A Brazilian drug research company specialising in the development of cancer drugs, has achieved a notable coup by signing an $86 million deal allowing a US company to use a key discovery it developed in São Paulo.
The US company, Mersana Therapeutics, will pay up to US$86 million to Brazilian company Recepta Biopharma SA (Recepta) for the right to produce a monoclonal antibody (mAb) that can be deployed for the purposes of cancer treatment. This is a high-tech breakthrough for Brazil, representing the first time the country has signed an international deal licensing pharmaceutical technology developed in Latin America’s largest country.
Jose Fernando Perez, President of Recepta, said the antibodies were developed and clinically tested in Brazil and are capable of binding to targeted tumor cells in a highly specific manner, without any effect on healthy tissue. Monoclonal antibodies (mAbs) are proteins produced in the laboratory by single clones of B lymphocytes – a type of defense cell – taken from mice whose immune systems have been stimulated with antigens of interest.
“This is a unique event,” Perez told Brazilian reporters. “Never in the history of pharmaceutical biotechnology research in Brazil has there been an international agreement to license intellectual property developed by a Brazilian company. This shows that Recepta’s research and development model works.”
The model Perez refers to is one based on partnerships with universities, research institutes and hospitals, to optimize the utilization of the scientific and technological excellence of Brazil’s research system. With the collaboration of internationally accomplished scientists, Recepta uses innovation in biotechnology to respond to the needs of society and the Brazilian biotechnology market. All of these actions aspire to produce effective medicines and less expensive treatments.
Under the terms of the agreement, Recepta will provide Mersana with exclusive international rights to its novel mAb, and Mersana will use its proprietary Fleximer technology to develop an immunoconjugate against target tumor cells.
Perez said Mersana would be able to create the required antibody-drug conjugate (ADC), using a type of binder to link the antibody to a toxin. This immunoconjugate delivers the toxin to tumor cells in a highly specific way.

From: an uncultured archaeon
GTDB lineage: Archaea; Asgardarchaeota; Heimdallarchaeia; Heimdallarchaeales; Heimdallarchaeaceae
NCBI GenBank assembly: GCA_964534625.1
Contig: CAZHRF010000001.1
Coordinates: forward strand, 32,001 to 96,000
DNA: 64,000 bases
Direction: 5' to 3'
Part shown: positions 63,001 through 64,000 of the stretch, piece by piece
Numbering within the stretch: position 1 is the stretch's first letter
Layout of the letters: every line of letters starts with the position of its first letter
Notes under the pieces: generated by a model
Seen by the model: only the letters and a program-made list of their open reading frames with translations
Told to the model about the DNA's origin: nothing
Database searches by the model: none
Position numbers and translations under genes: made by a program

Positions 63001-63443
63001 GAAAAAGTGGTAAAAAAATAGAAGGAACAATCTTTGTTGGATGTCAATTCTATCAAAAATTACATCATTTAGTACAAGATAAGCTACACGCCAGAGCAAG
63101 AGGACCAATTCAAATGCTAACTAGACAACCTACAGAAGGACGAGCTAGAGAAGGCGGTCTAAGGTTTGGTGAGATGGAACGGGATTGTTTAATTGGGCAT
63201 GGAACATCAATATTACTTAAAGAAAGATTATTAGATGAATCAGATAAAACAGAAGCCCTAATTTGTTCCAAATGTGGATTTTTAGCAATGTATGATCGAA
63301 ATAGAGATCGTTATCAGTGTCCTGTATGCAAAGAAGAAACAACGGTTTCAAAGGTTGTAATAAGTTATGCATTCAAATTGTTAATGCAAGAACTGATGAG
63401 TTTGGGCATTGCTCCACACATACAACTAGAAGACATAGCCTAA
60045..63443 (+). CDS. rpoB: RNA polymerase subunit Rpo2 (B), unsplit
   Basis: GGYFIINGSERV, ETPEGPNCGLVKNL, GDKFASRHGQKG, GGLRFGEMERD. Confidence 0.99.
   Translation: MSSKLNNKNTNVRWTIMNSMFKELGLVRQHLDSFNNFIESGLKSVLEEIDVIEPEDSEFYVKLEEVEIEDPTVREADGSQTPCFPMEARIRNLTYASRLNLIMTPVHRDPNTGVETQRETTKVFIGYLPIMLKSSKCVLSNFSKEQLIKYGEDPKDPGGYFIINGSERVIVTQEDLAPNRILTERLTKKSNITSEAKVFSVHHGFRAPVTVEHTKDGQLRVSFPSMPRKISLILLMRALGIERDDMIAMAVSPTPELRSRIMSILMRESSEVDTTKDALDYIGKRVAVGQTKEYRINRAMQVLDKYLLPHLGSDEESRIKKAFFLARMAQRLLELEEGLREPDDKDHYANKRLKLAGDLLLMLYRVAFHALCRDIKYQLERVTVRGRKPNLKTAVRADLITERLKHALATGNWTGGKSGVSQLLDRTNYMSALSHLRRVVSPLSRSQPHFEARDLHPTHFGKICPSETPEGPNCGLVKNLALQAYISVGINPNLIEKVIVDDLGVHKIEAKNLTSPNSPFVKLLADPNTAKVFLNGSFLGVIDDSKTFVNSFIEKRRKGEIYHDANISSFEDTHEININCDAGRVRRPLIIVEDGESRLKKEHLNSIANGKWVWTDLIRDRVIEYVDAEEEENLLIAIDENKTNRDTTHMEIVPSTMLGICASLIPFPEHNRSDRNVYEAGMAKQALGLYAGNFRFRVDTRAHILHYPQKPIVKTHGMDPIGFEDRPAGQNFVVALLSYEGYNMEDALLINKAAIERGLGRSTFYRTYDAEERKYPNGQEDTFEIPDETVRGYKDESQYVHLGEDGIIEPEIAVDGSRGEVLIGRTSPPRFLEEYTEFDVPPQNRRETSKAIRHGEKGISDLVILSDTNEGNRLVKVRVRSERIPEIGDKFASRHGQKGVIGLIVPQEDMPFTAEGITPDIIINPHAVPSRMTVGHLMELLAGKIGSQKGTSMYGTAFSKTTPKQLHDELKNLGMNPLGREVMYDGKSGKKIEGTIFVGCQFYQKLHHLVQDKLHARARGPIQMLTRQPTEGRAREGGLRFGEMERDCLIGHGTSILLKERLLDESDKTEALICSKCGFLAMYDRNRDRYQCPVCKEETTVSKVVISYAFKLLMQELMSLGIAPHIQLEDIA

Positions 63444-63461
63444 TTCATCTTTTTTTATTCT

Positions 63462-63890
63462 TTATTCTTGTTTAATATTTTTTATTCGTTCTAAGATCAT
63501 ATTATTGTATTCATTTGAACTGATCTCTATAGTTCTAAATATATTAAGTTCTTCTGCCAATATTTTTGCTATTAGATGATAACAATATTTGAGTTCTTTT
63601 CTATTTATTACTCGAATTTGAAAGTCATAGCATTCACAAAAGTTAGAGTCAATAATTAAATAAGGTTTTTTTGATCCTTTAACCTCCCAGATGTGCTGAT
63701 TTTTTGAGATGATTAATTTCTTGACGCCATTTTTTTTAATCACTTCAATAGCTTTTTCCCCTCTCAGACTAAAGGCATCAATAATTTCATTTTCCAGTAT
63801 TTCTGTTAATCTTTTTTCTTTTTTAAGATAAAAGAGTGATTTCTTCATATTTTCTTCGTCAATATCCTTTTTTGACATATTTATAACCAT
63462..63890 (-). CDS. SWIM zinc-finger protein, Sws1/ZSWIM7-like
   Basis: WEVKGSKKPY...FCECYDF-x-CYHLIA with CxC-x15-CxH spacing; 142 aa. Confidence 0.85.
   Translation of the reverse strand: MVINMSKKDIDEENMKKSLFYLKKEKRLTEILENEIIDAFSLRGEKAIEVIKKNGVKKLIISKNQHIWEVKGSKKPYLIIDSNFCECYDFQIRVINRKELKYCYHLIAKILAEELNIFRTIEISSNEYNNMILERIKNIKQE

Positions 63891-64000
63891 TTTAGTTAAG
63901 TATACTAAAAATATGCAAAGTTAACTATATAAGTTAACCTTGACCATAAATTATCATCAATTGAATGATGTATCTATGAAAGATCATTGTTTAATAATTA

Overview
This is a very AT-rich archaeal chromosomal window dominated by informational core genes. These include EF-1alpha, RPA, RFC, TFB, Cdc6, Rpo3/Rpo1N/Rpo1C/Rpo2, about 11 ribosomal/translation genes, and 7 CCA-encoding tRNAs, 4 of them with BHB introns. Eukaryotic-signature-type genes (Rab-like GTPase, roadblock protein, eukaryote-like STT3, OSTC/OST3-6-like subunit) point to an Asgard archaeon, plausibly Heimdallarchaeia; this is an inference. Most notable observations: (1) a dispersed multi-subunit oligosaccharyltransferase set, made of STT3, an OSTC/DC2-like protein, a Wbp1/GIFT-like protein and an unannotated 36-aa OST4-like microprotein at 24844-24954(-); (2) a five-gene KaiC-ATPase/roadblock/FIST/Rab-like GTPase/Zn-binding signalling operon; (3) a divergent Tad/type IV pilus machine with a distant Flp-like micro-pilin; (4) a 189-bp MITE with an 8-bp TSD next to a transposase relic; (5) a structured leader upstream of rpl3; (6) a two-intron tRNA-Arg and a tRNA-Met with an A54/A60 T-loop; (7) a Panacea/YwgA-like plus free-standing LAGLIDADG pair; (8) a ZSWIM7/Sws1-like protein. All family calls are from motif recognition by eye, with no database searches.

Recepta received financial support for its breakthrough from the São Paulo Research Foundation (FAPESP). Perez is a former Scientific Director of FAPESP.
Recepta also received US$ 14.5 million funding from the Brazilian National Development Bank (BNDES), through its affiliate equity investment company BNDESPar. The investment was to accelerate its research and development program which focuses on the development of new drugs for the treatment of cancer.
Crucially, Recepta benefits from an important partnership with the International Ludwig Institute for Cancer Research (LICR), the original holders of the intellectual property behind the monoclonal antibodies (mAb). The four monoclonal antibodies (mAbs) licensed to Recepta were first developed by LICR researchers. As well as the licensing of the mAb intellectual property rights, the institute contributes scientific and technological advice to Recepta.
The Institute is a non-profit research organization, with an annual budget of US$ 100 million, which is dedicated to the understanding, treatment and control of cancer. It has branches in Europe, Australia and North and South America.
As well as the licensing of the mAb intellectual property rights, the LICR institute contributes scientific and technological advice to Recepta. The LICR São Paulo Branch, established in Brazil in 1983 and known internationally for its participation in the Human Cancer Genome Project, is located within the prestigious Oswaldo Cruz German Hospital in São Paulo.
Mersana Therapeutics, based in Cambridge Mass, will use its own technology to fully convert the Brazilian-made antibody into the basis of a drug using antibody-drug conjugate (ADC). The company, led by Anna Protopapas, is a young high-tech business which recently raised $35 million in Series B-1 financing from its backers, NEA, Rock Springs Capital Management, Pfizer Venture Investments and Fidelity Biosciences.
The funding is being used to develop the technology for creating a pipeline of products based on its novel Fleximer antibody-drug conjugate (ADC) platform with its first investigational new drug (IND) filing anticipated later this year. The Brazilian antibody will be fed into the Fleximer platform.
Mersana says its Fleximer platform allows the development of ADC drugs that overcome limitations of current ADC approaches and increase the drug’s chances of effectively attacking particular cancer. The drugs developed by Mersana can deliver anti-tumor agents directly to cancerous cells. ADC therapies have the potential to more effectively treat broader populations of cancer patients while significantly reducing the side effects associated with many of today’s cancer treatments.
The financial terms of the agreement include an upfront payment and subsequent payments to Recepta, which together could total US$86 million, plus royalties if certain development, regulatory and commercial milestones are achieved.
In addition, Recepta will receive royalties from Mersana on sales of the drug outside Brazil and will hold exclusive rights to commercialization of the drug in Brazil, paying royalties to Mersana on sales in Brazil. Mersana will be responsible for the clinical trials and regulatory activities required for the drug to be commercialized.
You can read a detailed report about this development written by Brazilian journalist Karina Toledo by clicking here